photos: In his new book, Theo Fleury opens up about his journey through trauma, addiction, and recovery. Photos courtesy Influence Publishing and the Calgary Flames.

Theo Fleury: from hockey to healing

On a cold night, a warm chat with a rattlesnake about trauma, addiction, and healing.

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Outside the church was that rare icerink cold that Vancouver Novembers rarely see—more black ice than rain.

Inside the small chapel was all golden, warm light reflecting off hard, polished wooden benches and pews. On stage were three empty chairs, one with a Calgary Flames sweatshirt draped over it.

About 50 of us were waiting for Theo Fleury to take that chair and tell us about his new book, Conversations with a Rattlesnake: Raw and Honest Reflections on Healing and Trauma.

The centre chair was reserved for Kim Barthel, Fleury’s co-author whom he calls the “Wayne Gretzky of therapy.” The chair on her left was reserved for Gabor Maté, author and therapist, who wrote the book’s preface.

“Hey, good to see you here, man.” The voice came from above and behind, in the aisle next to the pew where I was sitting.

Confused, I notice the voice was attached to a hand reaching out. I shake it. It wasn’t so much the grip as the hint of an easy snap in the wrist that was the tell. The kind of deep muscle forged in a million passes, tempered in thousands of wrist shots, slap shots, back hands, dekes.

It was Theo Fleury. The man who had been called one of the NHL’s smallest players but biggest stars, whose hand had raised the Stanley Cup the hard way, not to mention Olympic hockey gold.

It was also a hand balled into a fist and thrown in anger that was a key part of the infamous “Punch-up in Piestany,” a bench-clearing, lights-out brawl against the Russians at the ‘87 junior world championships.

And it was a hand that, after Fleury walked away from the game he loved for the addictions he couldn’t control, loaded a gun, put it in his mouth, paused, and then threw it into the New Mexico desert.

We know these things because of his 2009 tell-all, Playing with Fire. The book told how he became a star making millions, and then snorted, drank, and gambled it all away. And it told of the sexual abuse he endured from his junior hockey coach.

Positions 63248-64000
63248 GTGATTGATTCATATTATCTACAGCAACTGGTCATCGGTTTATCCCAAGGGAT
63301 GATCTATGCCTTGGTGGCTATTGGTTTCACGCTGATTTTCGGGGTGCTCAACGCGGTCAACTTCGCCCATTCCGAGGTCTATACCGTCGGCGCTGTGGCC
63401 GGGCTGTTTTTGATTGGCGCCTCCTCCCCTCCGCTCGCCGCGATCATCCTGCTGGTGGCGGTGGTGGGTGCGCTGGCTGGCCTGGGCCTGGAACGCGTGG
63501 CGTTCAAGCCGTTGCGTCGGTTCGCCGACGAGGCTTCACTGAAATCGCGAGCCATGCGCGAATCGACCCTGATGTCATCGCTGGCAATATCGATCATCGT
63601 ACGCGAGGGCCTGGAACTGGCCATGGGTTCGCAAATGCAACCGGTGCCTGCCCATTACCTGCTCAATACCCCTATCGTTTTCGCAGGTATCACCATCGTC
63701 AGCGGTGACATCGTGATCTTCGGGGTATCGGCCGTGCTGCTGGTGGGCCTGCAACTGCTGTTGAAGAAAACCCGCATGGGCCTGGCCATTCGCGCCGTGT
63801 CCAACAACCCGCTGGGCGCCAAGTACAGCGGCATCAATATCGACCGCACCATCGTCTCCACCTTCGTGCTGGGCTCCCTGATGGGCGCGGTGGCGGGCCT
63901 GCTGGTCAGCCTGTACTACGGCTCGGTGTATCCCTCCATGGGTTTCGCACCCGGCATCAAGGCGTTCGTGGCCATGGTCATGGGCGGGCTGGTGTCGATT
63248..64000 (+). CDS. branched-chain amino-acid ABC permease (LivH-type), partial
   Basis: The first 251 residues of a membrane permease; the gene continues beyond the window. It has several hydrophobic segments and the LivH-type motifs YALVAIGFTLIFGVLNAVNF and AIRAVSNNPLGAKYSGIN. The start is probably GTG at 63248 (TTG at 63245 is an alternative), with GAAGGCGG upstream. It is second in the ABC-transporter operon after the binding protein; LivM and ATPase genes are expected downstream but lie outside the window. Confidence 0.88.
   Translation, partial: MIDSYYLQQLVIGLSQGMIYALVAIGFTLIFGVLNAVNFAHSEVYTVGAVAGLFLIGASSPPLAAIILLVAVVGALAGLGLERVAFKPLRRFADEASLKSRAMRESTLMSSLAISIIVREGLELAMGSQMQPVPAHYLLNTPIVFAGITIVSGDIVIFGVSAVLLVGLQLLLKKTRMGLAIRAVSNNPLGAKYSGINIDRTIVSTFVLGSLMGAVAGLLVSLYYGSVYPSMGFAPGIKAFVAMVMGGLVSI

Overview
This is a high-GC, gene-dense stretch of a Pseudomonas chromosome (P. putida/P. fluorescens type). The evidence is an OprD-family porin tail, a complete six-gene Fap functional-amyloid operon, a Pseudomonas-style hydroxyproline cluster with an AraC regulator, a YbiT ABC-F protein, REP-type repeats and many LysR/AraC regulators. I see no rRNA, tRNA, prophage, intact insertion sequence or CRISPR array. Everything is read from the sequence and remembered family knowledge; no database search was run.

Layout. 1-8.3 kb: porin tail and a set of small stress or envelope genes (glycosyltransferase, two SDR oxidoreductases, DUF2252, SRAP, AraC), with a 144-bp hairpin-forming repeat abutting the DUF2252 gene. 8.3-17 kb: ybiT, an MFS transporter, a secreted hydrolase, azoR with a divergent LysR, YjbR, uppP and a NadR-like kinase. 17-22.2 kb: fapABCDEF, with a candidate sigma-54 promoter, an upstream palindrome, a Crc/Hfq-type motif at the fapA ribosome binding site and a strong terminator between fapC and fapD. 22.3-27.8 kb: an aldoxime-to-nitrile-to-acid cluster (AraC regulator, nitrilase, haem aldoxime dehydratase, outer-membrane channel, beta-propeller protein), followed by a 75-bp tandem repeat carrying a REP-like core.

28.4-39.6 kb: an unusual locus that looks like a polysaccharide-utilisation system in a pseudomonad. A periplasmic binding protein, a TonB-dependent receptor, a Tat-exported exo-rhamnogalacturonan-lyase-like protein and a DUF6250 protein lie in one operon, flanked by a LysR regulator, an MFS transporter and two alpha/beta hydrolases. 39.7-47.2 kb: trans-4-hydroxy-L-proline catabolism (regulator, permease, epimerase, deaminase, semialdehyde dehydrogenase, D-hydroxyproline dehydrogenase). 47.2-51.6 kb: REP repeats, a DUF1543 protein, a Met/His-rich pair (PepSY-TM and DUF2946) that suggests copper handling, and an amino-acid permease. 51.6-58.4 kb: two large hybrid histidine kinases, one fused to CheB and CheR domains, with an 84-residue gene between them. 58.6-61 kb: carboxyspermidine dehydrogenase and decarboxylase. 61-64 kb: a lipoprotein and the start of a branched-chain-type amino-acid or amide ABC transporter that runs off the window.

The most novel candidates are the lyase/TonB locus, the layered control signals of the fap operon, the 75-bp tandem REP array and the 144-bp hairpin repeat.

Yet, despite all the difficult confessions in Fire, a bitter aftertaste lingered.

Anger remained. Too many grudges held, not enough forgiveness granted, to himself and others. So, while that book closed one chapter, how the next would play out was unclear.

The next chapter, playing out
After welcoming a few others to the event (billed as “a healing conversation”), Fleury sits in the chair. Leaning back, often with hands clasped in his lap while talking about difficult topics like trauma and shame, he seems relaxed, open. Less pugnacity, more serenity. He was that way all night.

Who was this guy? Didn’t seem like the same person who flipped the bird to fans in New York who were taunting him about his drug problems. But it was. What could accounts for the transformation?

The full answer is in the book itself. It explains, in the form of a conversation, the science of trauma and the spirituality of healing through the prism of Fleury’s struggles.

The lay version goes like this. Kids who feel disconnected from their caregivers develop trauma and with it a nagging, insidious sense of shame—that persistent feeling one is crazy, broken, fucked up.

That leads to a painful inner life, which, Maté says, sets people up for addiction, to avoid the pain, and for further trauma at the hands of predators who target those with poor boundaries and a need for external approval.

Fleury’s mom was addicted to valium. His dad, alcohol. Fleury’s trauma and shame started early. He became a people-pleaser seeking approval and connection, often not finding it. Enter his junior hockey coach and abuser. Enter addiction. You know the rest.

If disconnection is the problem, then connection is the solution. Genuine, deep, loving relationship built from safe, non-judgmental conversations.

It’s brain science, says Barthel. “When we are connected to each other... where two people are awake and present and available, there is a change in me and you,” she says, speaking to the assembled from her chair.